Follow us on Telegram for the latest updates: https://t.me/mothershipsg Earlier today (Sep. 23), an explosion took place at an incineration plant in Tuas, killing one worker and injuring two others. Localised explosion A National Environment Agency (NEA) spokesperson said that a localised explosion occurred in an electrical switchroom at the Tuas Incineration Plant (TIP). They said that technicians were operating the high tension electrical switch gear for maintenance work. Meanwhile, the Singapore Civil Defence Force (SCDF) said that it responded to a fire involving a chimney fan switch in the electrical switchroom, in a Facebook post on Sep. 23. Upon their arrival, an electrical switchroom on the first floor was engulfed in smoke, the SCDF said, adding that firefighters wore breathing apparatus sets to cautiously locate the fire. The firefighters extinguished a few pockets of fire with two dry powder fire extinguishers. About 80 people self-evacuated ... » Learn More about Tuas Incineration Plant explosion took place in switchroom as technicians did maintenance work: NEA
6 month dry aged steak
As Typhoon Vamco, the deadliest storm of the year for the Philippines , battered the country’s main island of Luzon earlier this month, Jake Raven, a 24-year-old native of Cagayan province, in Luzon’s northern tip, was watching closely from Singapore. Raven moved to the city state as a high school student to live with his parents, who emigrated in 1993. Just two months ago, he lost his job in the food and beverage industry, one of the many casualties of the Covid-19 pandemic . Despite his personal setback, he began collecting clothing from donors to send back to the Philippines for the thousands of people who were displaced by Typhoon Vamco . Raven then started a fundraiser online called “A Dollar for Life” for residents of three other towns on Luzon island – Tuguegarao City, Aggunetan, and in Marikina. Most of the donors were Singaporeans who supported his relief efforts to mitigate the plight of almost 500 families devastated by flooding in the wake of the typhoon . “We are ... » Learn More about Filipinos in Singapore rush to fill aid vacuum in wake of Typhoon Vamco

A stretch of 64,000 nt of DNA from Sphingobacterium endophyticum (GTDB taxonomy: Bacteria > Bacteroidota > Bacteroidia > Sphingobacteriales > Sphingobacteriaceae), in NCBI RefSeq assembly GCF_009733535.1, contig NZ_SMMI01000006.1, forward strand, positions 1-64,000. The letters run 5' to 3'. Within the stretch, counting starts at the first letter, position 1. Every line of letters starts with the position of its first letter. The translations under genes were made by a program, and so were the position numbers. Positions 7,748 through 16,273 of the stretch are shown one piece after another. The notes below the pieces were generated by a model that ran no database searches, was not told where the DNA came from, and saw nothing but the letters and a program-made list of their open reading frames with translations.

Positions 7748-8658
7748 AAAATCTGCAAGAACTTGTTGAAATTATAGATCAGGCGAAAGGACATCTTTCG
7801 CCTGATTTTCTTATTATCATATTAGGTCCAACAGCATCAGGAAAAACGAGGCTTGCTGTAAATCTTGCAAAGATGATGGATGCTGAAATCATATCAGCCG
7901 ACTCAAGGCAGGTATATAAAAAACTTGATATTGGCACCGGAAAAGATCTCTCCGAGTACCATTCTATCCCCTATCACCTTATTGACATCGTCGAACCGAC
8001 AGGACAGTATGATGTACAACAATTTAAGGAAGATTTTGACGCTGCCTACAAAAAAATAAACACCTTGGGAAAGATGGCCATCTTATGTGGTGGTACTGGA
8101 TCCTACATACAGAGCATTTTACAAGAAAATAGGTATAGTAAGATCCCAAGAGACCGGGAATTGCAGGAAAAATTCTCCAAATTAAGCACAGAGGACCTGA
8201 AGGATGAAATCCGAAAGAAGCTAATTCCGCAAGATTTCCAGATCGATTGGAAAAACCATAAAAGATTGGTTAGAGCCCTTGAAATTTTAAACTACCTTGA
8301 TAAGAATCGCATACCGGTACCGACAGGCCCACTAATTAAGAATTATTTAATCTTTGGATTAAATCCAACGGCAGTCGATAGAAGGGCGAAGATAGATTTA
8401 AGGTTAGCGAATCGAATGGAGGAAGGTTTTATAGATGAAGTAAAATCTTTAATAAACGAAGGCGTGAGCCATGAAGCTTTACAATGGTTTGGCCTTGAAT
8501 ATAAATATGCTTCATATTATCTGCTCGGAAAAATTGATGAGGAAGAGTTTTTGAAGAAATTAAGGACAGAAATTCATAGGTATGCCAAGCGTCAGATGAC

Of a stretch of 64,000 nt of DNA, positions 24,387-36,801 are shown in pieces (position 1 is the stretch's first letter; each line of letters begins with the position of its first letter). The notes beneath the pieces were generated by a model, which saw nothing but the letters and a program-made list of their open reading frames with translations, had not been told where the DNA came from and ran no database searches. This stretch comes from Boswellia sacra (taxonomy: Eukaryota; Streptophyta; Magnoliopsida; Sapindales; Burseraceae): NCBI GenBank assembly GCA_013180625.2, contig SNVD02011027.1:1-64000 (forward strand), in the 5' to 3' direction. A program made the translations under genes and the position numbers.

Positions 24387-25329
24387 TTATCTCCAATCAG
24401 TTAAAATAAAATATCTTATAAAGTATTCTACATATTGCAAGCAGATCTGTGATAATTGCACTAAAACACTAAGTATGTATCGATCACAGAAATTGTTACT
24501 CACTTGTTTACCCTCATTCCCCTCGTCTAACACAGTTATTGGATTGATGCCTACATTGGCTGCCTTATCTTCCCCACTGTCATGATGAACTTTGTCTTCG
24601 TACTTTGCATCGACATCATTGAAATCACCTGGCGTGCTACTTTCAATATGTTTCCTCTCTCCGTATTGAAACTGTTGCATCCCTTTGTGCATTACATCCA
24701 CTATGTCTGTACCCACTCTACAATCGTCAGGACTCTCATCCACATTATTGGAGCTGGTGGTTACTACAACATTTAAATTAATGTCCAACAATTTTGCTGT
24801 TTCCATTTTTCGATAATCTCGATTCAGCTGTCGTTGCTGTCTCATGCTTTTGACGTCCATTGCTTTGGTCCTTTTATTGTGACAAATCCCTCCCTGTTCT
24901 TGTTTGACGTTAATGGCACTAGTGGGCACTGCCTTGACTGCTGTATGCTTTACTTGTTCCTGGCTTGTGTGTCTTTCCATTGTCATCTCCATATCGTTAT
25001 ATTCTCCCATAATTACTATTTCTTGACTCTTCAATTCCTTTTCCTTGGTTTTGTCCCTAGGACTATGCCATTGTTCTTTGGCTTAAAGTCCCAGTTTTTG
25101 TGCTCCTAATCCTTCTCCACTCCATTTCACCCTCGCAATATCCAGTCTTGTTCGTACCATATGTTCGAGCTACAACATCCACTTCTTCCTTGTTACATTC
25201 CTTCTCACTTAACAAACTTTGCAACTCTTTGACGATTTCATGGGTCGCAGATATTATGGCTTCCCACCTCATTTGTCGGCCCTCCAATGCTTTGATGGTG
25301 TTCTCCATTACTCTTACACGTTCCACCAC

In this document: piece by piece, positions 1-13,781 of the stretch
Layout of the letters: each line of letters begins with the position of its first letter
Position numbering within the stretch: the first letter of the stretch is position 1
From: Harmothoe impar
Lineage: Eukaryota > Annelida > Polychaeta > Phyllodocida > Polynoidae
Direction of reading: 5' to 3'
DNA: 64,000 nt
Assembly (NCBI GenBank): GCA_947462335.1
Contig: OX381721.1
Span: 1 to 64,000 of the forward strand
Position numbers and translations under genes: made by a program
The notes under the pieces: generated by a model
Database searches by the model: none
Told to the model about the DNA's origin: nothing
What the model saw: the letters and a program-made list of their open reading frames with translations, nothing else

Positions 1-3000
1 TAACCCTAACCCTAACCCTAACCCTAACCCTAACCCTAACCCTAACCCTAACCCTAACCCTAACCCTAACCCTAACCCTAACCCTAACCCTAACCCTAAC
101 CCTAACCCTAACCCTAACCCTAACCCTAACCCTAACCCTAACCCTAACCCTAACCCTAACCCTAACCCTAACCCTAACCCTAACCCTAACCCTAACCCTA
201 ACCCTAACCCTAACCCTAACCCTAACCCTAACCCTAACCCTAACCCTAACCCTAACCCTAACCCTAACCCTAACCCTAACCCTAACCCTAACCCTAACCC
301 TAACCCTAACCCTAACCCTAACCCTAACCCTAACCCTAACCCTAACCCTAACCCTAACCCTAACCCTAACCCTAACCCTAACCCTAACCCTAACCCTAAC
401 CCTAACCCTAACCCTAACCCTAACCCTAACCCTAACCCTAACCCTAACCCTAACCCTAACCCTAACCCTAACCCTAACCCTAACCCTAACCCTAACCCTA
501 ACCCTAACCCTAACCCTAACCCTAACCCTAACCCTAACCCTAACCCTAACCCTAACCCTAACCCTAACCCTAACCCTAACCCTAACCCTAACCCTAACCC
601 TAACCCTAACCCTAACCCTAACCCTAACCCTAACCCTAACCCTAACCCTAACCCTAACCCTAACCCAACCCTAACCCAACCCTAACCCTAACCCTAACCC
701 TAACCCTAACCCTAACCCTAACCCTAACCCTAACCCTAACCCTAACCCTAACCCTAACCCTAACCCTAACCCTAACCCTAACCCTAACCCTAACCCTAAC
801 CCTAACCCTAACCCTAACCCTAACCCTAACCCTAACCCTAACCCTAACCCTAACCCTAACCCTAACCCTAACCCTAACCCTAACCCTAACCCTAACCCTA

One of the more popular domestic holiday destinations for Chinese citizens is Hainan province, a series of islands (the largest of which is Hainan Island) at the very south of China, for the beach resorts and the area’s food. Hainan’s year-round tropical climate means it yields a bumper harvest of produce, ranging from coffee beans to zhegu (partridge tea leaves) to fruit. As a result, the province is known for its wide range of dishes. The area’s culinary diversity even made the news in a roundabout way earlier this year, when the head of Hong Kong’s government, Chief Executive Carrie Lam Cheng Yuet Ngor, suggested that the city’s young people should relocate to Hainan for jobs, opportunities – and Hainanese chicken rice. Her statement caused a huge social media storm, as it was obvious she thought the dish originated in Hainan. While the province does, in fact, have local chicken dishes – Wenchang chicken and coconut chicken hotpot – Hainanese chicken rice, to which Singapore ... » Learn More about Where and what to eat in Hainan, from coconut chicken to crab congee